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					 Meningitis

 Created By: VSU Student
Health Center Nursing Staff
         What is Meningitis?

 Infection of the fluid in the spinal cord and
  the fluid that surrounds the brain
 Viral or Bacterial
 Etiology is important because of the
  seriousness of the illness and the treatment
  needed
            Viral Meningitis
 Usually clears up in a week or two with no
  specific treatment
 Common; rarely serious infection of fluid
  in the spinal cord or fluid that surrounds
  the brain
 Also called aseptic meningitis
     Causes of Viral Meningitis
   Caused by a number of different viruses
    mosquito-borne viruses
    occasionally seen after strep throat in young
     adults
    common intestinal viruses account for half of
     U.S. cases per year
         Signs and Symptoms
   Usually occur one week after exposure
    Fever
    Headache
    Stiff neck
    Tiredness
    Rash
    Sore Throat
    Vomiting
    Treatment and Prevention
 No specific treatment for viral meningitis
 Antibiotics do not work on viruses
 Pay careful attention to personal hygiene
 Good hand-washing helps prevent spread
  of infection and viruses
         Bacterial Meningitis
 A serious infection of the fluid of the
  spinal cord and the fluid that surrounds the
  brain
 Results from bacterial invasion of
  membrane that covers the brain and spinal
  cord (meninges)
 Meninges become swollen and inflamed,
  leading to classic s/s of meningitis
Causes of Bacterial Meningitis
   Three common bacteria:
    Haemophilus influenza type b (Hib)
    Neisseria meningitidis
        Causes   Meningococcal Meningitis
    Streptococcus pneumoniae
        Causes   Pneumococcal Meningitis
    How do people get Bacterial
           Meningitis?
 Bacteria are spread through direct contact
  with secretions from the nose or throat of
  an infected person
 None of the bacteria that cause meningitis
  are very contagious
 Not spread by casual contact or by simply
  breathing the same air where the person
  infected has been
           Signs and Symptoms
          Under Age 2                       Over age 2
   Fever                           High fever
   Headache                        Headache
   Stiff neck                      Stiff neck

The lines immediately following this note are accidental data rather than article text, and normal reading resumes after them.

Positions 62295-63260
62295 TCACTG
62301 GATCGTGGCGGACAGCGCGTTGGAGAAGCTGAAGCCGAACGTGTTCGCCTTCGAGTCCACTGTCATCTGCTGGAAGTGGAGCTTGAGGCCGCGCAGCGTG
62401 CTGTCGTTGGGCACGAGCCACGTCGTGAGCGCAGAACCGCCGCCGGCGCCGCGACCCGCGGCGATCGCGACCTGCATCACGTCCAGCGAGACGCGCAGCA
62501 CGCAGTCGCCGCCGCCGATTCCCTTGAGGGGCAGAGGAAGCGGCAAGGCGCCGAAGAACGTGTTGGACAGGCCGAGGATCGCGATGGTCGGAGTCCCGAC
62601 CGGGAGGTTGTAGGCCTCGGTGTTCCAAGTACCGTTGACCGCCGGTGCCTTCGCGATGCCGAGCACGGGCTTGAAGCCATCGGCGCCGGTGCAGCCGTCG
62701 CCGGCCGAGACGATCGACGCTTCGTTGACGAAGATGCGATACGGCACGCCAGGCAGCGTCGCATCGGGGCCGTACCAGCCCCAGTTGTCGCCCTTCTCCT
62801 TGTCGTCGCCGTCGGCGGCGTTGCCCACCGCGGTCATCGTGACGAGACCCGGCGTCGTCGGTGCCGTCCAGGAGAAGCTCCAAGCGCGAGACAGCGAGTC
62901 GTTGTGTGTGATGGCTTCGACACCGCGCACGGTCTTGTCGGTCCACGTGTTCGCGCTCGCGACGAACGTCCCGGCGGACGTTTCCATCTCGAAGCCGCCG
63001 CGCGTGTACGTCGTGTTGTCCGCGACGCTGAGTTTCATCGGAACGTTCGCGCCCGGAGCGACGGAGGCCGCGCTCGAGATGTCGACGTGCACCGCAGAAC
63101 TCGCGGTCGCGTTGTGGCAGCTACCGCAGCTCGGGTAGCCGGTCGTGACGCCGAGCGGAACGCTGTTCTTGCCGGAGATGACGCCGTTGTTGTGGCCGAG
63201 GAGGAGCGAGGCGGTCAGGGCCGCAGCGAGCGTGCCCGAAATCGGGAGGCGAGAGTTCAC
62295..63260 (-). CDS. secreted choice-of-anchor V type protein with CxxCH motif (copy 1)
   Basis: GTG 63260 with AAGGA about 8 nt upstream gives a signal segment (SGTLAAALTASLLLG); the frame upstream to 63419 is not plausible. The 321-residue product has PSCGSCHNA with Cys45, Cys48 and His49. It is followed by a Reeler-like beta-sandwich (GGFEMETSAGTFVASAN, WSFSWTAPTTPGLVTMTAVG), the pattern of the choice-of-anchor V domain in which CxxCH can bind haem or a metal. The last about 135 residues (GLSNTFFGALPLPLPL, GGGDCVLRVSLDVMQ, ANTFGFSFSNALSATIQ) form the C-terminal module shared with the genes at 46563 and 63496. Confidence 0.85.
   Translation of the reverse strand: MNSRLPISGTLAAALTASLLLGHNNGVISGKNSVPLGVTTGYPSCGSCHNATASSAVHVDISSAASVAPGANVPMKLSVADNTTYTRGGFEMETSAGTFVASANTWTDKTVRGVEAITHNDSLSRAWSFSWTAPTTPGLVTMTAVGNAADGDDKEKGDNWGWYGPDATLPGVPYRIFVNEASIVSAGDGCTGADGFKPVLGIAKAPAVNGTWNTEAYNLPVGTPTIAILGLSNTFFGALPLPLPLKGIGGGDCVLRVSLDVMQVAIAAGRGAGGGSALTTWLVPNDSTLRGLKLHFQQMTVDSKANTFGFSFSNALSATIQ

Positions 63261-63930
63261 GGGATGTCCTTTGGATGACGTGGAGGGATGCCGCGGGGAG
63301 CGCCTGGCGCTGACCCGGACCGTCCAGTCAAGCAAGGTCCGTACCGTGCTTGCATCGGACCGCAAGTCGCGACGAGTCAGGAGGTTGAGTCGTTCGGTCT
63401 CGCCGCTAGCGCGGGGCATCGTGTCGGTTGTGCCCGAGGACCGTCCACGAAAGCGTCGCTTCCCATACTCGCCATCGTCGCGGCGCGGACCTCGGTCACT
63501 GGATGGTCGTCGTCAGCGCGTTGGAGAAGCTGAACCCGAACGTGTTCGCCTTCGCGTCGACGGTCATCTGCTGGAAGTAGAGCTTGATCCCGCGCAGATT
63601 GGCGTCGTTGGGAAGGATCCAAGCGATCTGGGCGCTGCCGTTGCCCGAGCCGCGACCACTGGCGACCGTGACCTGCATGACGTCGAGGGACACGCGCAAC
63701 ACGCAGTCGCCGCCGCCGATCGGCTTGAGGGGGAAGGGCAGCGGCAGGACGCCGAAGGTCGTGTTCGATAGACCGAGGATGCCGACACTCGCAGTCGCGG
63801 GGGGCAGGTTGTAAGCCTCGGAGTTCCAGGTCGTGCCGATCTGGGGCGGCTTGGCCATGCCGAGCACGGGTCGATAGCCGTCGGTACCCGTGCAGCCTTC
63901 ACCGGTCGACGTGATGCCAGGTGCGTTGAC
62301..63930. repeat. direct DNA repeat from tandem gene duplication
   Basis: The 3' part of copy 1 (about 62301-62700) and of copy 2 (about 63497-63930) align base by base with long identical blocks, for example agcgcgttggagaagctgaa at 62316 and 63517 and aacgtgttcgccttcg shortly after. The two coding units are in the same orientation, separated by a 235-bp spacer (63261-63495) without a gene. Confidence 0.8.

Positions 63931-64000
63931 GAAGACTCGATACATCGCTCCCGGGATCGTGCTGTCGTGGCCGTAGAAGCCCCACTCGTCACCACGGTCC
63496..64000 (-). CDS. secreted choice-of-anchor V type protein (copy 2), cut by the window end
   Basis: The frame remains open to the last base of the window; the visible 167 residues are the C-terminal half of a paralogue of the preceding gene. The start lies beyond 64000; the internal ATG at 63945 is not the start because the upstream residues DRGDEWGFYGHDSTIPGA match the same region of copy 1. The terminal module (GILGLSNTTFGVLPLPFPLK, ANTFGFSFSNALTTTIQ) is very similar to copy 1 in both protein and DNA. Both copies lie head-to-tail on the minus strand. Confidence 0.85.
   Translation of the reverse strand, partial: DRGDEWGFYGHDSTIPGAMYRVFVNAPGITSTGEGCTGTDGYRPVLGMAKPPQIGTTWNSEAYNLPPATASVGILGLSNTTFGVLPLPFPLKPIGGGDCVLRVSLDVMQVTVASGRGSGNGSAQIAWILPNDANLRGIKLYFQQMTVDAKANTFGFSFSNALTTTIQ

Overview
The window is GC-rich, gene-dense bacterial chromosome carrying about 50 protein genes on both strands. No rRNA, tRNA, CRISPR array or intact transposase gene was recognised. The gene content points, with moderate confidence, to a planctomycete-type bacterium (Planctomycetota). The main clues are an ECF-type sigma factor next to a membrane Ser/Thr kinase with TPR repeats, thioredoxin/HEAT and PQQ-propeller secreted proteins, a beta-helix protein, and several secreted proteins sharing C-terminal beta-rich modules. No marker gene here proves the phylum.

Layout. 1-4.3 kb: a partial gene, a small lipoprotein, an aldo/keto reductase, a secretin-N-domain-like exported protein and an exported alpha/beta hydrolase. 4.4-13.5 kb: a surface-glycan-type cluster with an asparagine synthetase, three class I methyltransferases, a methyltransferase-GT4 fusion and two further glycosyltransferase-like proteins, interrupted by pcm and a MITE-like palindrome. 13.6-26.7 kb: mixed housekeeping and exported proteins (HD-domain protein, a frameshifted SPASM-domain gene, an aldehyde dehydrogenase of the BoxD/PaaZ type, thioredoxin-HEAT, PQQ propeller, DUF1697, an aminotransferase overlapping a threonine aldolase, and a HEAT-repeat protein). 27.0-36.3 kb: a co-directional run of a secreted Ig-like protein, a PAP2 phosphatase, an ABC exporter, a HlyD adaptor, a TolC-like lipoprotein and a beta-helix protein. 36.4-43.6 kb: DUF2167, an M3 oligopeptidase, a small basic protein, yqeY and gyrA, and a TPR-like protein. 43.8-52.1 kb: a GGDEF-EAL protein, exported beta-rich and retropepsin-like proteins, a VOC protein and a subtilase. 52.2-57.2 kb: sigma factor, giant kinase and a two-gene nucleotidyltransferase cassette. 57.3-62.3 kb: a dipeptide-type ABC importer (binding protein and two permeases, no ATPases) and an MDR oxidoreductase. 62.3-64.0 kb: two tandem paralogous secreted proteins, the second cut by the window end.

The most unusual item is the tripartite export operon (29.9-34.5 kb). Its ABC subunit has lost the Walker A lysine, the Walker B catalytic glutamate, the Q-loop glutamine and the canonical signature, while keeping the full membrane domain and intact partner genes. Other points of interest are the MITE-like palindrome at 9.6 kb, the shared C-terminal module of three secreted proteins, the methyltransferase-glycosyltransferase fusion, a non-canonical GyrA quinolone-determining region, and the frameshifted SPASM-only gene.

   Inactivity                      Nausea and vomiting
   Vomiting                        Sensitivity to light
   Poor feeding                    Confusion
   Seizures                        Sleepiness
     May be hard to detect in      Petechiae that spreads
      infants                        rapidly
                                    seizures
      Diagnosis & Treatment
 Diagnosed via lumbar puncture (spinal tap)
 Check for bacterial growth in the spinal
  fluid
 Antibiotic administration based on bacteria
  found
 Close contacts identified and treated also
 Early diagnosis and treatment important
     Potential Complications
 Advanced bacterial meningitis can lead to
  brain damage, coma, and death
 Survivors can suffer long-term hearing
  loss, mental retardation, paralysis, and
  seizures
                 Vaccinations
   Hib vaccine (3 doses       Pneumococcal
    by 6 months of age          vaccine ineffective in
    and a booster               persons under age 2
    between 12-18               Recommended for all
    months of age)               persons over age 65
   Meningococcal                with certain medical
    vaccine not routinely        problems
    given to civilians in
    U.S. because most
    outbreaks occur in
    Africa
         Travel Precautions
 Check with your local health department if
  you are planning to travel outside the
  country.
 If meningococcal vaccination is
  recommended or required, it should be
  received at least one week before departure
  if possible.
Source
 American College Health Association,
  Baltimore, MD (2007)
  www.acha.org/meningitis
 Centers for Disease Control and
  Prevention (2007).
  www.cdc.gov/ncidod/dbmd/diseaseinfo/m
  eningococcal_g.htm.

				
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posted:3/8/2011
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